RHS Growing Fruit

Growing Fruit (Royal Horticultural Society's Encyclopaedia of Practical Gardening S.)

Harry Baker
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Planting Flower Baskets in summer and winter

For those who live in flats or detached homes, hanging baskets, flower pouches and planters are a great way to utilise the space in small gardens and spread greenery over places that might otherwise look quite dull. If you're keen to grow herbs, you can start a herb garden in the winter or add a splash of colour to your porch or windowsill. All you need to begin are the tools and know-how.

When should I plant hanging baskets?

Plants in wall troughs and hanging baskets are susceptible to frost, and unless you have a watertight greenhouse lurking in your back garden, it's best to plant seeds after the risk of frost has passed. If you have a relatively sheltered position in your garden for a flower pouch, you can start growing the seedlings in April and enjoy the flowers blooming early in the season, but remember to move the fragile young plants to warmer spaces at night to protect them from the cold.

Flower fountains with liners

Planters are lined with mesh (metal or plastic) and usually also with an additional sheet of plastic or hessian to retain the compost, soil, plants and importantly, water. You can buy planters and flower fountains with liners to reduce the amount of preparation needed before planting. It also means that you won't have to cut the material to fit the basket, although you might like to cut slits in the sides of the liner to accommodate trailing plants.

Choose your plants

The plants you choose will depend on the season - and it's possible to use perennial plants and enjoy winter growth as well. It's practical and satisfying to grow vegetables that you and your family can enjoy, and some of the best choices are vine plants that are grow successfully in smaller spaces, i.e. cucumbers, peppers, tomatoes, strawberries or green beans. Depending on the depth of your planter or basket you can try root vegetables like carrots and radishes, yum!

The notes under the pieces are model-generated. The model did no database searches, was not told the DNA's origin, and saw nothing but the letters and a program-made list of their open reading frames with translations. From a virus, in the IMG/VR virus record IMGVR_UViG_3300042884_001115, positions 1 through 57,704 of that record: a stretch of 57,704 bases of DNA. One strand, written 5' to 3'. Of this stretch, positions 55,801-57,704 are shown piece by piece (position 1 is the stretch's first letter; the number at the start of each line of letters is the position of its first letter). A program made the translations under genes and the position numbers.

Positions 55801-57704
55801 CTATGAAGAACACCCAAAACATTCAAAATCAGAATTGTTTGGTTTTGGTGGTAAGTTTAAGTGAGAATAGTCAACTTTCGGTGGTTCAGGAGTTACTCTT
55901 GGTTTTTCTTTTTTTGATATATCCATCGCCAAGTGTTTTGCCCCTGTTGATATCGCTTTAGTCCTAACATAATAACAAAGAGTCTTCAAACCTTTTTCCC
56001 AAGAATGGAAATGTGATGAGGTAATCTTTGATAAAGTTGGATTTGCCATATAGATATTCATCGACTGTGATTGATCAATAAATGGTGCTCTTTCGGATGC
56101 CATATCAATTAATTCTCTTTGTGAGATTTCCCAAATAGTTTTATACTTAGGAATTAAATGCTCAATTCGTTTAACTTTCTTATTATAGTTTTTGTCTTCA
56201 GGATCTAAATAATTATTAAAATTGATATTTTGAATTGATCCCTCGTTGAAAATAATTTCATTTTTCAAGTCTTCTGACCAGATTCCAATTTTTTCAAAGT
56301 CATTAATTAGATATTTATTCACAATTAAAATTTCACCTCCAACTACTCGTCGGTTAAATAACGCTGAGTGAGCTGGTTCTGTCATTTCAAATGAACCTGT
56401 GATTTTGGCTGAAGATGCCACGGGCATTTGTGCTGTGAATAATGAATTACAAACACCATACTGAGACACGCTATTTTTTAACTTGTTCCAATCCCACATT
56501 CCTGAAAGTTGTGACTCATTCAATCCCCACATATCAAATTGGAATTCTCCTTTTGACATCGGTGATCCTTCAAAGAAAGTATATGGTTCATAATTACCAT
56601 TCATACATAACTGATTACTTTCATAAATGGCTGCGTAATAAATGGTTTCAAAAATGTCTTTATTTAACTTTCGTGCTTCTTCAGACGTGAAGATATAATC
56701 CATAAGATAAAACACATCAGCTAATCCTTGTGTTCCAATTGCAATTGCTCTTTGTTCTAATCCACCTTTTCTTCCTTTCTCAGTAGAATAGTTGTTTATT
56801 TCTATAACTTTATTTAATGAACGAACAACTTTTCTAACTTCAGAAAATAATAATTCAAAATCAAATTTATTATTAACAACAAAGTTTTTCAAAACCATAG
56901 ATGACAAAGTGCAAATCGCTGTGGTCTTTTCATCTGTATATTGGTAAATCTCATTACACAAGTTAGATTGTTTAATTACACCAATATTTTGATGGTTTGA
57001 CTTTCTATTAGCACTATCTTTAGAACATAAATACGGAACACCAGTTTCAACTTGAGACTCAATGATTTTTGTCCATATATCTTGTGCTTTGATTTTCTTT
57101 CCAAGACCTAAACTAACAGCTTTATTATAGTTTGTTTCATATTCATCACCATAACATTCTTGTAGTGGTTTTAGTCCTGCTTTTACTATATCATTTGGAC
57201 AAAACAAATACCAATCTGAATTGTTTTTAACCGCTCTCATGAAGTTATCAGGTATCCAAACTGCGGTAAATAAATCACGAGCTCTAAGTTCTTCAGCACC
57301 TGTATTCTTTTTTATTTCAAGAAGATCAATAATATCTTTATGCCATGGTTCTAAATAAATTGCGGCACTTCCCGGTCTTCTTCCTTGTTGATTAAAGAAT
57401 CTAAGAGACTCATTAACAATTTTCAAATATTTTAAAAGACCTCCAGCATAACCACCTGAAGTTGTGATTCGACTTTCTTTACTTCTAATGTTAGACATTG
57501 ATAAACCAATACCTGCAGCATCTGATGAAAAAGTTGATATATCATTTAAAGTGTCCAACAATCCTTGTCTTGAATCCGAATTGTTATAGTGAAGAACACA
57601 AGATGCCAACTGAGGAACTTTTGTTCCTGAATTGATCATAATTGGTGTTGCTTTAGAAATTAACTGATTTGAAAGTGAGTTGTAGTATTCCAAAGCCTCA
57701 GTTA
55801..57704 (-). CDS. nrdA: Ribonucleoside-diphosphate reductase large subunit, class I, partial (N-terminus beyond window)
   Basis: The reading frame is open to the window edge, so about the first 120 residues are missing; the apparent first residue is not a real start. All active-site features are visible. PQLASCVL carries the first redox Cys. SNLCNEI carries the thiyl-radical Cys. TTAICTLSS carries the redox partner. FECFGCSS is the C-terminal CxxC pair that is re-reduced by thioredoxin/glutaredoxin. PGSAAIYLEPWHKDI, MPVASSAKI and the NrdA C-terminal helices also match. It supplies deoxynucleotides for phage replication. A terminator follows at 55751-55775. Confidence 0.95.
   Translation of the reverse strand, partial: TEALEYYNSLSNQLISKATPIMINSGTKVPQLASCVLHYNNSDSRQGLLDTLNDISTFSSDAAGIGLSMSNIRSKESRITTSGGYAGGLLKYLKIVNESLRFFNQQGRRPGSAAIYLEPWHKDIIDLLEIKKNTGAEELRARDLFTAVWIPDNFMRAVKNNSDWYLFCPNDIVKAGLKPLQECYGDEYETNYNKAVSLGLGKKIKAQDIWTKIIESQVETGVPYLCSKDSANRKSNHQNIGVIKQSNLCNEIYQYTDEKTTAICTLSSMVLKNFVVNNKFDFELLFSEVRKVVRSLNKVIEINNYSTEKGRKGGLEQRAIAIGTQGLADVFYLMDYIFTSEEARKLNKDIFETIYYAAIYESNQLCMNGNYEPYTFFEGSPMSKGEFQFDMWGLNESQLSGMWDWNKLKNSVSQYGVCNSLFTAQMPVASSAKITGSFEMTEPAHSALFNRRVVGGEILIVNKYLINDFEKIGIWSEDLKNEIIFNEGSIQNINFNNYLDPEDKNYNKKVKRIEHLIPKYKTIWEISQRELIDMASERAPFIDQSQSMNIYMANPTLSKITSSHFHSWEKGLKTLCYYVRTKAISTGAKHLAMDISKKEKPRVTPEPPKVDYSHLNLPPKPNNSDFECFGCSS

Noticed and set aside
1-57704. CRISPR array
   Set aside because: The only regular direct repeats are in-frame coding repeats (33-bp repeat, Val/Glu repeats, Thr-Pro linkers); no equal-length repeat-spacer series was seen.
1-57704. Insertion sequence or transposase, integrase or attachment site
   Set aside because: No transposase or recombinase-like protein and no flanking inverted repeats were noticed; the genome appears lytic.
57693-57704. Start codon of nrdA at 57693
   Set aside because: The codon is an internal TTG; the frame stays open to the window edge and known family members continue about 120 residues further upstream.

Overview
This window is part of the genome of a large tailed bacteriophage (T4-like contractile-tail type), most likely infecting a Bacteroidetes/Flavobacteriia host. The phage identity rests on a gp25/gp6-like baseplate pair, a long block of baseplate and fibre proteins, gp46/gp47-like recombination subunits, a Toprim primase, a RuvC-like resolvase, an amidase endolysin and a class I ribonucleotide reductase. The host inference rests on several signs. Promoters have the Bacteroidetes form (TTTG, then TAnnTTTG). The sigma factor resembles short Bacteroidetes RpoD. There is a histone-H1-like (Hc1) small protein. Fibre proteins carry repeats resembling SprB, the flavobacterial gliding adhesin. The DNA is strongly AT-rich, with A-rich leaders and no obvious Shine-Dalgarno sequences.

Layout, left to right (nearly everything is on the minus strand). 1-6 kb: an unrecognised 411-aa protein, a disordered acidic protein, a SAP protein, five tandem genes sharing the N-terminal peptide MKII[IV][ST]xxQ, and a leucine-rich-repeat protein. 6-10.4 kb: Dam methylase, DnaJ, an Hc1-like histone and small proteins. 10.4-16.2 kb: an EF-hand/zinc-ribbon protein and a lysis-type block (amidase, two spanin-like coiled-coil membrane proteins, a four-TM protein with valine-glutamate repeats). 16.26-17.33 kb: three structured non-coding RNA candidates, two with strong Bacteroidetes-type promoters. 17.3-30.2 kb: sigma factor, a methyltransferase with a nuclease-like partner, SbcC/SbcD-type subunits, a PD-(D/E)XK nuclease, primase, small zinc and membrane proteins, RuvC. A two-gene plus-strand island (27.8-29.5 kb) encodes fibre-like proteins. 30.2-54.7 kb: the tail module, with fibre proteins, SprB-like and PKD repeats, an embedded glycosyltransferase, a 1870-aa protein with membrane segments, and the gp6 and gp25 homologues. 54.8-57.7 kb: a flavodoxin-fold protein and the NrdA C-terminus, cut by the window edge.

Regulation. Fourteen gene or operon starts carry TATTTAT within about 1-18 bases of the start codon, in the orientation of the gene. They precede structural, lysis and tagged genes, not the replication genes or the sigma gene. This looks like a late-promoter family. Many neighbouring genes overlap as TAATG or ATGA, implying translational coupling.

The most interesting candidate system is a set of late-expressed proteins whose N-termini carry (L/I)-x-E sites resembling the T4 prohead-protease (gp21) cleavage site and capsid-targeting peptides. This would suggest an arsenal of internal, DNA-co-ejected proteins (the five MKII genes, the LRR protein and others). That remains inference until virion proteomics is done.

How to fill a hanging basket

This is an important step - kind of like laying the foundation of a house. Multi-purpose compost is a good choice, but because hanging baskets are suspended in the air, they tend to dry out, and so it's a good idea to add some water-retaining gel crystals or perlite. Another tip is to add feed granules, which release nutrients and support your liquid feed or water.

Fill the basket with the compost-crystal-feed mix and gently firm it down. Carefully add the seedlings, taking care not to crush the roots but tease them out and add compost over them. Fill the basket but leave a 5cm gap below the rim. Finally, water and place your basket in a warm space until the plants take root.

Basket brackets for walls

There are many attractive heavy duty brackets available to hang your basket. Take care to choose a warm location, preferably south-facing, so that your plants receive plenty of sunshine. It's important never to let the basket dry out - so keep an eye on it and keep the water levels up. Happy gardening!

RHS New Encyclopedia of Plants and Flowers

RHS New Encyclopedia of Plants and Flowers

Edited by Christopher Brickell
Comprehensively written and researched by leading plant experts, this authoritative reference book includes many features that make plant selection and identification easy.The Plant Catalogue enables you to find the type of plant you are looking for quickly and easily. No previous knowledge of plants or botanical names is necessary: simply turn to the desired category, such as trees, shrubs or perennials, where you will find plants organized by size, season of interest and colour. Popular flowering plants, including azaleas, irises and orchids are featured in special sections.Whether you are looking for a shrub to grow in a container or a climber that will flourish in acid soil, the Plant Selector has the answer. Giving guidance on finding the ideal plant for a particular purpose or location, the Plant Selector will help you track down everything from fast-growing climbers and aromatic annuals to wind-resistant trees and shrubs for shady corners.
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